Peginterferon-alfa-related adverse events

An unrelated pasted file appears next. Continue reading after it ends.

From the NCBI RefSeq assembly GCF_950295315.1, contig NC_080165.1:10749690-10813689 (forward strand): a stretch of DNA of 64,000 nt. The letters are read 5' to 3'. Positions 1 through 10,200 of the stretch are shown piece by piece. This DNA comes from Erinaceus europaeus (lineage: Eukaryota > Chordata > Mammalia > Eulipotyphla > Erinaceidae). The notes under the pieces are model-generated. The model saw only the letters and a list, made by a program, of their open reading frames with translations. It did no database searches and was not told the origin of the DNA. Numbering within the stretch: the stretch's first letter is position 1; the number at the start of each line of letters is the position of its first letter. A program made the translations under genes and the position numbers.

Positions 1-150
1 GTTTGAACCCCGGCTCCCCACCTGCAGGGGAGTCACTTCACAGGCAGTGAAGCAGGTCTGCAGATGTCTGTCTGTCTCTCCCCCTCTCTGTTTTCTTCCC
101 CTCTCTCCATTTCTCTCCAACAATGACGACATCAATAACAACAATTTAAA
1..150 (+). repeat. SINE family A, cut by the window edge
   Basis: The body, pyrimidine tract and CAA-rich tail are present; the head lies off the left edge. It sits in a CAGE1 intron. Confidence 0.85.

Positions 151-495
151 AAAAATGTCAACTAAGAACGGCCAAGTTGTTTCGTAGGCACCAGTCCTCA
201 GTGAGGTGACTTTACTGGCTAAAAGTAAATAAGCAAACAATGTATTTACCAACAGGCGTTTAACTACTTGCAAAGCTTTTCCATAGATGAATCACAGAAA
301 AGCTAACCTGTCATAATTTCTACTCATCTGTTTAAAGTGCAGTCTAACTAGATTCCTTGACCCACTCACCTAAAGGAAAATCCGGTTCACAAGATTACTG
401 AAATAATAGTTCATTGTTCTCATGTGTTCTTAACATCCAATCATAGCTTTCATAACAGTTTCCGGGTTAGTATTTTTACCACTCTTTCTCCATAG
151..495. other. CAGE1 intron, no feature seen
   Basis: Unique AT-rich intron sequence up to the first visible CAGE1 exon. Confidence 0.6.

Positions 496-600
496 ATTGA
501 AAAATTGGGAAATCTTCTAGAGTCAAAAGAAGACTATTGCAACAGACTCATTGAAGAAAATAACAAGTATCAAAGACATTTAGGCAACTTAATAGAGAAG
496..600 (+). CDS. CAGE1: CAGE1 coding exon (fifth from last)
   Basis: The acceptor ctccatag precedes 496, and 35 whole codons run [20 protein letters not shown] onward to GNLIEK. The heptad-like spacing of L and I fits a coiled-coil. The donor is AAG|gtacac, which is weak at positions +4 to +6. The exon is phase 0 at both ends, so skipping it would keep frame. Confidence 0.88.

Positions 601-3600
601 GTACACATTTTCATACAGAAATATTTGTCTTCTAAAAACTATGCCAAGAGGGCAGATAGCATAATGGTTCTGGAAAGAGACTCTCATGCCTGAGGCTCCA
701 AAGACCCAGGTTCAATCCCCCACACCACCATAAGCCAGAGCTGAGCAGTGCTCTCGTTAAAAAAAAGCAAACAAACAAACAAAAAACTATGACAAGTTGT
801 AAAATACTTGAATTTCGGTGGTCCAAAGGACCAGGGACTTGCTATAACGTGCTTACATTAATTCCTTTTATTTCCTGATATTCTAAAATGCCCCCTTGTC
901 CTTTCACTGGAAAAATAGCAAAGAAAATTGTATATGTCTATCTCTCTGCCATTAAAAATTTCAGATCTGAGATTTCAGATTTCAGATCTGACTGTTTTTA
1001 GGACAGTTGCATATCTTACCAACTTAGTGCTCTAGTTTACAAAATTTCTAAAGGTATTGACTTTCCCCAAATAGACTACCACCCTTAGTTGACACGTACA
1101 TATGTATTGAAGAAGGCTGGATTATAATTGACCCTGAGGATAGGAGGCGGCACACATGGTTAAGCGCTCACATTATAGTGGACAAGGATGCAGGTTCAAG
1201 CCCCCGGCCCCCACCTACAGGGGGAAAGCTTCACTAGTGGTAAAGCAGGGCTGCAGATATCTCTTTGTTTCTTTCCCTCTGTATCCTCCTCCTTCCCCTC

Although pegIFN-alfa remains on the PBS, and until very recently was the only available treatment for Gt 5–6 HCV, it can no longer be recommended as first-line therapy for any patient group. PegIFN-alfa-based therapy is associated with considerable morbidity, resulting in many people being pegIFN-ineligible or intolerant, or unwilling to use it. Intensive on-treatment monitoring is required. The most common adverse effects of pegIFN include influenza-like symptoms (fevers, lethargy and myalgia), fatigue, bone marrow suppression, mood disturbance and alopecia. Less frequently, severe cytopaenia, major depression and psychosis may occur. PegIFN is contraindicated in people with: untreated major depression or psychosis; significant immune-mediated disease (eg, inflammatory arthritis, lupus, ulcerative colitis); and decompensated liver disease (Child–Pugh B and C). PegIFN-based treatment may precipitate hepatic decompensation in people with advanced liver disease; a platelet count < 100 x 109/L and albumin level < 35 g/L identify those at highest risk.58 Thus, treatment should only be considered within a specialised centre. Despite the significant adverse event profile, the discontinuation rate among patients treated with 12 weeks of sofosbuvir plus pegIFN and ribavirin was only 2%,49 similar to that reported for IFN-free regimens.